Nov 142008

It’s been one of those weeks, folks. Filled with visitors, stomach bugs, weird accidents and monumental amounts of food preserving. Thus, I am behind. If you’re waiting for a package, email, lesson or phone call, I swear I’m getting there. My own immune system has been tottering on the brink of overtiredness and I’ve been forced to draw inward a bit to focus on myself and my family. Everyone seems to be recovering at this point, and I can actually think clearly today so hopefully it’s all on the upswing again.

Worst of it all was poor Rhiannon having a heavy mug shatter on her head in the middle of the night (precariously balanced on a treehouse shelf against the admonishments of her parents, I might add), which resulted in a significant slice above her left temple and a whole lot of blood. Considering how very rare any accidents (even scraped knees or bruises) have been for her in her wild eight years of life, I was quite shocked to open the cabin door and find her with blood matting in her hair and a terrified look on her face. The cut was far from deadly or even dangerous, but gory enough to scare her into a panic. Which made it that much more impressive that she knew just what to do. She washed the wound, took a good look at it, smoothed her hair out of the way (a painful prospect when your hair is actually attached to the ripped flesh) and then smeared it full of Larrea salve. She screamed and yelled in pain while she put the salve on, but the pain (as well as the blood) stopped within minutes of application. Besides the fact that she got the green, strong smelling ointment from one end of her head to the other, I couldn’t have done better myself.

She was shaky and pale so I kept her up for a while to watch her (to rule out a concussion), and then dosed her with Lavender and Tulsi when I was sure she was really ok, and then bundled her off to bed. I’ve let her take care of its healing herself except for daily checkups, and she’s done a great job of keeping clean and salved up. It’s totally painless at this point and knitting together neatly. She’s also been a huge help even while recovering from a painful bout of stomach flu.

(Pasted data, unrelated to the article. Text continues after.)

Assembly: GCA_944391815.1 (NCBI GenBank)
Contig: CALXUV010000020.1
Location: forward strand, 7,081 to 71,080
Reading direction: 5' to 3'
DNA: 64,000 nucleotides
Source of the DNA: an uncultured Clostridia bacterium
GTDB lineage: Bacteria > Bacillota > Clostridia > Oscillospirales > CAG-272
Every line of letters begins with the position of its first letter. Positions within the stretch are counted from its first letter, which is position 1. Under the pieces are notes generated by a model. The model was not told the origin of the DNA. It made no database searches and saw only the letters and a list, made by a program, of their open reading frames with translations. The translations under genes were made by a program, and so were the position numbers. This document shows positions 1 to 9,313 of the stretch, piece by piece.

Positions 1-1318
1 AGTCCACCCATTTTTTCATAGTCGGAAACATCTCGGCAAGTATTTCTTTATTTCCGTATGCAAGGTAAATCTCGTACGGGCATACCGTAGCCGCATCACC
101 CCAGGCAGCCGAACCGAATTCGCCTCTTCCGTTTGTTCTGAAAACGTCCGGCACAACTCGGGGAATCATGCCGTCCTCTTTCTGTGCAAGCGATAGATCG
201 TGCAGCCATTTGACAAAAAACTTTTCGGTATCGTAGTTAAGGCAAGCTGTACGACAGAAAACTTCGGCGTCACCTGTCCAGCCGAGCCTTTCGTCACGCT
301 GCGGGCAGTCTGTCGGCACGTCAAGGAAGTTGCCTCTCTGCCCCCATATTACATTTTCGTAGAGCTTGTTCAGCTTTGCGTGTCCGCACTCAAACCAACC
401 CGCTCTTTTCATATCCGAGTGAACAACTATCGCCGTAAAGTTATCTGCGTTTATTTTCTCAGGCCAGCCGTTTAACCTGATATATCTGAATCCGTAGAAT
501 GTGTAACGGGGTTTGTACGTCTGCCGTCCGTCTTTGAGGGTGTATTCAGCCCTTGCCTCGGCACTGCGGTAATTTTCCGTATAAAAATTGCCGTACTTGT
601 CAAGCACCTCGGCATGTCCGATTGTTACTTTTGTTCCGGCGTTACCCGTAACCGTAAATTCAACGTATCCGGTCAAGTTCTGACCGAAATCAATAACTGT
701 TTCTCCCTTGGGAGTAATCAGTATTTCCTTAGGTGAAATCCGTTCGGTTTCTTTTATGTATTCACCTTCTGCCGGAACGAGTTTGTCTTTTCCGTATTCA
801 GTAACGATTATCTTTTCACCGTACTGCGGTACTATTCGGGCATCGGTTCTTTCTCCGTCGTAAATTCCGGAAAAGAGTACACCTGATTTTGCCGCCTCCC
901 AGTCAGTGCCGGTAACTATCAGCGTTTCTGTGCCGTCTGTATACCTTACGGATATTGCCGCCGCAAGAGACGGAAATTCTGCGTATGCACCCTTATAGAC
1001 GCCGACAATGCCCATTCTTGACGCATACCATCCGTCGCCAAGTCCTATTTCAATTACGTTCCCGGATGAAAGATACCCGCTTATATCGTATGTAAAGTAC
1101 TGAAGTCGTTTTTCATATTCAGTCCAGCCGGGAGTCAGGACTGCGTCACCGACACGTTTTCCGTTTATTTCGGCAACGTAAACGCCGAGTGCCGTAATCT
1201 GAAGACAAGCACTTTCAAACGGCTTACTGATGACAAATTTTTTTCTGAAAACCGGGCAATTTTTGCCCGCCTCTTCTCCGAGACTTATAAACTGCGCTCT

When a guest was recently stubbed his toe and cut it in the process, Rhiannon was quick to show him how to make a spit poultice an then carefully bandaged it for him with the poultice and some tape. It quit hurting quickly and healed up nicely. It’s a sweet thing to be able to pass on an age old way of healing to my little girl, and I’m so proud of her eagerness to help and excitement to learn new things. Handing down the perspective of plants as allies to her has fulfilled a lifelong dream for me, as does working with every one of my deeply valued students.

As much as I love working with the plants and with clients, it is of equal importance to me that I pass on my knowledge, understanding and skills to others. The role of the teacher is not one I initially imagined, expected or even wanted, but time and experience have shown me how vital this dynamic truly is for me… as well as for those women who are passionate about participating and learning within a living tradition of healing and relationship with the natural world. There is perhaps nothing more rewarding than aiding another healer in their journey to realization and fullness. It’s the primary reason I write as well — books, lessons and blogposts, letting the wisdom of the plants and of this beautiful earth flow through my fingers onto these pages. Giving back the gifts given to me in an endless cycle of transformation and renewal.


I’ve just finished up another piece on The Power of the Microcosm that you might be interested in as well.

  3 Responses to “The Gifting Cycle: Transformation & Renewal”

  1. oh no! I’m glad to hear Rhiannon is okay!

    Here’s to hoping this is the upswing for the anima family… and thanks, Kiva, for putting your time and love into this blog for those of us not able to do lessons or actual wilderness trips. It’s bit of revitalizing wild-time in my city-collegefull life. Big love!

  2. owww. poor thing! it sounds like she’s got a good head on her shoulders. i’m glad she’s okay.

    we are fighting sickness here too and it seems to be a nasty bug that is not going away with the usual tried and true herbs.

    i hope everything starts going in a more positive direction your way!

    btw, what happened to the blog party? is it no longer going on?

  3. Thank you for writing, Kiva. I’m grateful to be a recipient of your “giving back.” For future posts, I’d love to hear as much as you can come up with about elderflower (to complement your great collection of writings on elderberry).

    Also, I’m in a berry/wild fruit phase right now. I’d like to learn about the medicinal properties of wild berries and fruit—and wonder if you have any recipes like the ones for elderberry. I’ve made cold extracts from things like viburnum opulus, local wild river grapes, rosa rugosa, etc. but don’t know what medicine these delicious wild treats are imparting. They sure do make me happy, though… and that’s good medicine in my book!

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